When the Competition Surprises You

Consider two surprises for General Motors (GM) and how they reacted, initially poorly but later quite successively.  Both illustrations involved Ford surprising GM. The first led to a major failure and the second to a substantial success.  Indeed, failures to achieve corporate objectives are quite common in the automobile industry.  Not every vehicle is a home run – far from it.

In 1981 General Motors began planning for a complete refresh of its intermediate size vehicles:  the front wheel drive A-Cars and the older rear wheel drive G-cars.  The GM10 program would yield vehicles badged as Chevrolets, Pontiacs, Oldsmobiles, and Buicks.  This program was to be the biggest R&D program in automotive history and with a $5 billion dollar budget, the most ambitious new car program in GM’s then 79-year history.

The introduction of the Ford Taurus in 1985 was a huge market and business success, and a complete surprise to GM.  It was one of the first projects in the U.S. to fully utilize the concept of cross-functional teams and concurrent engineering practices. The car and the processes used to develop it were designed and engineered at the same time, ensuring higher quality and more efficient production. The revolutionary design of the Taurus coupled with its outstanding quality, created a new trend in the U.S. automobile industry, and customers simply loved the car.   

The Taurus forced GM to redesign the exterior sheet metal of the GM10 because senior executives thought the vehicles would look too similar.  Many additional running changes were incorporated into the design in an attempt to increase customer appeal.  The first vehicles reached the market in 1988, ~$2 billion over budget and two years behind schedule. 

All of the first GM10 entries were coupes, a GM tradition for the first year of any new platform.  However, this market segment had moved overwhelmingly to a four-door sedan style. Two-door midsize family cars were useless to the largest group of customers in the segment — members of the Baby Boomer generation were now well into their child rearing years and needed four doors for their children.  GM completely missed the target segment of the market.  From 1985 to 1995 GM’s share of new midsize cars tumbled from 51% to 36%.

The Lincoln Navigator is a full-size luxury SUV marketed and sold by the Lincoln brand of Ford Motor Company since the 1998 model year. Sold primarily in North America, the Navigator is the Lincoln counterpart of the Ford Expedition. While not the longest vehicle ever sold by the brand, it is the heaviest production Lincoln ever built. It is also the Lincoln with the greatest cargo capacity and the first non-limousine Lincoln to offer seating for more than six people.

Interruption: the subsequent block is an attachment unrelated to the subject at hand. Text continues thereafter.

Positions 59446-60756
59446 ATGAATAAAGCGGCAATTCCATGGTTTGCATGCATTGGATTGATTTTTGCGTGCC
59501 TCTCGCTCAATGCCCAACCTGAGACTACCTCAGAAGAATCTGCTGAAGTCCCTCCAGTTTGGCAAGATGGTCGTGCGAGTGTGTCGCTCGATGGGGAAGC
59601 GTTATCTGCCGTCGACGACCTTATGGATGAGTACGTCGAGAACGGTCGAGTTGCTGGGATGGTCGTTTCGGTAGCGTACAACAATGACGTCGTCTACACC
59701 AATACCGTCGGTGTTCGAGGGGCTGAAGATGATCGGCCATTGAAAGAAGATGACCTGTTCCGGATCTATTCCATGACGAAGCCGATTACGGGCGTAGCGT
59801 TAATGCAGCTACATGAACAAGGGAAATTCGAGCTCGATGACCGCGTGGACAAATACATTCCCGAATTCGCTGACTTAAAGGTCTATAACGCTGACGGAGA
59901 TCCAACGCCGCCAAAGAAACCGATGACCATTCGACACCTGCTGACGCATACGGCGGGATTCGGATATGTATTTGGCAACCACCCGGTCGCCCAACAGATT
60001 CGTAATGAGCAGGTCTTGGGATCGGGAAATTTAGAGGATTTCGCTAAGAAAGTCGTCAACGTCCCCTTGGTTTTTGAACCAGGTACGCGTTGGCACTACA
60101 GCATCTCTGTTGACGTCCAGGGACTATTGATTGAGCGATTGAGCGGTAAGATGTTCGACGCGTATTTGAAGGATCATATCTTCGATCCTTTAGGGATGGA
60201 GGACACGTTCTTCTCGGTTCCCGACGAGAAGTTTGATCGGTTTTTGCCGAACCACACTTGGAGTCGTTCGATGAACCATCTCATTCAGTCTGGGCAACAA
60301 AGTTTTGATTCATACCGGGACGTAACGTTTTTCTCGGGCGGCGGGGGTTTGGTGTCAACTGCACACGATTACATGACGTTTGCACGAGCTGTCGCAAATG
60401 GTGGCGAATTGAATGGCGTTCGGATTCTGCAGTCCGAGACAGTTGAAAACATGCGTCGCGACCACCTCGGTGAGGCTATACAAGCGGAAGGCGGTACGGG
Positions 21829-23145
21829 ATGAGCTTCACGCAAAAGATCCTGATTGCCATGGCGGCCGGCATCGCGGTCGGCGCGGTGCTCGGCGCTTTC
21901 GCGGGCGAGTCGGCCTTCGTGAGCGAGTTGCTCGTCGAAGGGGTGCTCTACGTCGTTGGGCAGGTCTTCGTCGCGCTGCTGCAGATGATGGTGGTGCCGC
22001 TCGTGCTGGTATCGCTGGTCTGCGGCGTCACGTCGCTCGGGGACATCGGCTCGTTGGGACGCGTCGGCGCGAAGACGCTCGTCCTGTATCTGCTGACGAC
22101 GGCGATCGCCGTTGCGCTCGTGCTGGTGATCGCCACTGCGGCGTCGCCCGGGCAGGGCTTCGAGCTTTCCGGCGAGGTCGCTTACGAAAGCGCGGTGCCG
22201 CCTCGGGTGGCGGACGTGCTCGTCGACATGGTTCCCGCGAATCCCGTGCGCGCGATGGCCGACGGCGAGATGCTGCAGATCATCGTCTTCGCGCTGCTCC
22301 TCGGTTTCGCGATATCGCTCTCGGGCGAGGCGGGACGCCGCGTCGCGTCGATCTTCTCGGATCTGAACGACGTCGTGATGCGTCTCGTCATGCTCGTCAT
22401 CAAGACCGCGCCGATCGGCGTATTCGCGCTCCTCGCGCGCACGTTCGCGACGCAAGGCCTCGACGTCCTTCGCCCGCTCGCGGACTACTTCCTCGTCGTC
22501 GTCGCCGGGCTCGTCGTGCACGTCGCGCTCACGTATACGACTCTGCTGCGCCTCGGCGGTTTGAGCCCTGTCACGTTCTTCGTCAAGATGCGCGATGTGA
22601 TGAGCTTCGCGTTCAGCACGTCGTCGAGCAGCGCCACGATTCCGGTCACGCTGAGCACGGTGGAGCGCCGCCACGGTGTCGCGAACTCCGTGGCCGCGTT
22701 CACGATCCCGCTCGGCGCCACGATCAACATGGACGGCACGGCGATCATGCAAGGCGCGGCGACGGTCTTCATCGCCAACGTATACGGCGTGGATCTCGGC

GM was completely surprised by the Navigator.  They had not imagined that customers would want luxurious large SUVs.  GM responded with the Cadillac Escalade in 1999, intended to compete with the Navigator and other upscale SUVs.  The Escalade went into production only ten months after it was approved.  The 1999 Escalade was nearly identical to the 1999 GMC Yukon Denali, except for the Cadillac badge and leather upholstery. It was redesigned for the 2002 model year to make its appearance and features fall more in line with Cadillac’s image.

In 2019, 18,656 Navigators were sold, while 35,244 Escalades were sold. Escalade has outsold Navigator every year since 2002.   GM had clearly adapted to the surprise of the Navigator.   One can reasonably infer that the company learned from the GM10 debacle.  Surprises happen.  Be prepared.

The Taurus and Navigator were two of the best ten cars we identified in our study for GM, along with the worst ten cars.  Other winners were the 1955 Chevrolet, the 1964 Pontiac GTO and the 1964 Ford Mustang.  Interestingly the proponents of these cars were heralded as heroes but later demonstrated this accolade to be premature as Ed Cole advocated the 1971 Chevrolet Vega, John DeLorean failed with the 1981 DMC-12, and Lee Iacocca tried to kill the minivan program, which basically kept Chrysler in business.  The Vega and DMC-12 made our list of the ten worst cars.